End of US highway 350

View a map showing this route.

Additional research and/or photo credits: Matt Salek; me

Approx. time period East terminus West terminus
1926-1995 La Junta, CO Trinidad, CO
1995-present La Junta, CO (near Trinidad, CO)

US 350 was an original 1926 route. Its west end has always been at or near Trinidad CO; you can view maps and photos from there on this page.

I find it a bit remarkable that US 350 has survived all this time, considering that it's only about 80 miles long, and it's always been an intra-state highway. That's not to imply it's an unimportant route, though: its entire length parallels a segment of the Mountain Branch of the historic Santa Fe Trail. The town of La Junta is located on a southernmost bend of the Arkansas River, so it marked the spot where southeastbound travellers left the river and began following Timpas Creek upstream towards Trinidad, Raton Pass, and ultimately Santa Fe. It was for the same reason later on, when the rail lines were built, that La Junta was the site of a split in branches of the Atchison, Topeka, and Santa Fe Railroad. And still later, when many of the highways across the Plains were built along the same corridors as the railroads, La Junta became the highway hub of southeastern Colorado: this is where US 350 splits off from its parent route, US 50. The exact location of this junction has changed several times over the years; you can read more about these historic endpoints here. The remainder of this page will focus on the current endpoint in La Junta, which was established in 2012... or more accurately, re-established in the same location where it ended for a brief time during the 1930s.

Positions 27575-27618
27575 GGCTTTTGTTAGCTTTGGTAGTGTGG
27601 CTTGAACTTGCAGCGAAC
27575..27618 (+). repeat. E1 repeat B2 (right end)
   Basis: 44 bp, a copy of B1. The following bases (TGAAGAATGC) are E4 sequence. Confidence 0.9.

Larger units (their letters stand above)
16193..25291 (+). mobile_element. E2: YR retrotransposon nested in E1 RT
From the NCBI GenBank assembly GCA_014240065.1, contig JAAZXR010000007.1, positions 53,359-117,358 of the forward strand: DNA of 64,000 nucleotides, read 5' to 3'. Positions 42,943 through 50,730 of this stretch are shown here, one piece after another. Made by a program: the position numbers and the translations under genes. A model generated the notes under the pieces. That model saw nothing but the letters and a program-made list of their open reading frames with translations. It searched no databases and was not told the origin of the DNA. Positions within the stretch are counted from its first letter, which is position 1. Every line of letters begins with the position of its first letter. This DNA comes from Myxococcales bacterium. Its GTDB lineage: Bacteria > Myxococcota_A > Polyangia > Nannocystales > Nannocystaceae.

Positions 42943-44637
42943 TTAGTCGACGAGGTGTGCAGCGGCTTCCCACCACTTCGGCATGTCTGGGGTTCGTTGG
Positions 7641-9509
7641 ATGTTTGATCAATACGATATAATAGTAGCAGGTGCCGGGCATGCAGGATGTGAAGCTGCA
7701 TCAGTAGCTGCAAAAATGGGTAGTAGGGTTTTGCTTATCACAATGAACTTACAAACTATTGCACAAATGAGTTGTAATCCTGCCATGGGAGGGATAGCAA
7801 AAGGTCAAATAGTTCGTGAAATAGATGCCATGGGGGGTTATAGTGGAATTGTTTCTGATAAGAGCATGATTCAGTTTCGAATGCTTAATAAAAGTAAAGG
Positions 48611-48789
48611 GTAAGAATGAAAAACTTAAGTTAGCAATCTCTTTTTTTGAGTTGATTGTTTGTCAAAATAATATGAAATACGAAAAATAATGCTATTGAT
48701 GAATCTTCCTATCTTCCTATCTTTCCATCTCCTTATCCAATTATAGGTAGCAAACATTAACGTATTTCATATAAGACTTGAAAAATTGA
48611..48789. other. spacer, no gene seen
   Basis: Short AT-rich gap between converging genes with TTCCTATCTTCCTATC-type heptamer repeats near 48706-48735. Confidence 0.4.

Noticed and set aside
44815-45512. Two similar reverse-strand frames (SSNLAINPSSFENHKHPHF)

Heading west on US 50, there are several references to US 350:

me, May 2013

That's been around for awhile (see the historic page for an earlier version of that sign). But others were new in 2012:

me, May 2013

That's posted just before the left-turn lane to Barnes Avenue, which had carried US 350 traffic for the previous 50 years. This next one's in the median...

me, May 2013

...quickly followed by this one on the right shoulder:

me, May 2013

A left turn there puts you on Grant Avenue, which also carried US 350 traffic for a year or two during the 1930s. By contrast, eastbound US 50 has perhaps not quite enough junction signs for US 350 - this is the last one:

me, May 2013

You can see the right-turn lane on the far side of the underpass; I think there should be one more sign there. But assuming you make that right turn on Grant, you're quickly greeted with the first westbound confirming marker:

me, May 2013

At the upcoming intersection (4th Street) CDoT even installed some special street sign blades:

me, May 2013

The photo below was taken heading the opposite direction (north on Grant):

me, May 2013

That shows the final two blocks of US 350... as well as a sign, but I'm not sure who it's intended for, since US 350 comes from the left. Ahead, there is no "End 350" assembly, but its terminus at US 50 is signed thus:

me, May 2013

And so US 350's endpoint has returned to a place it no doubt remembers from the early 1930s.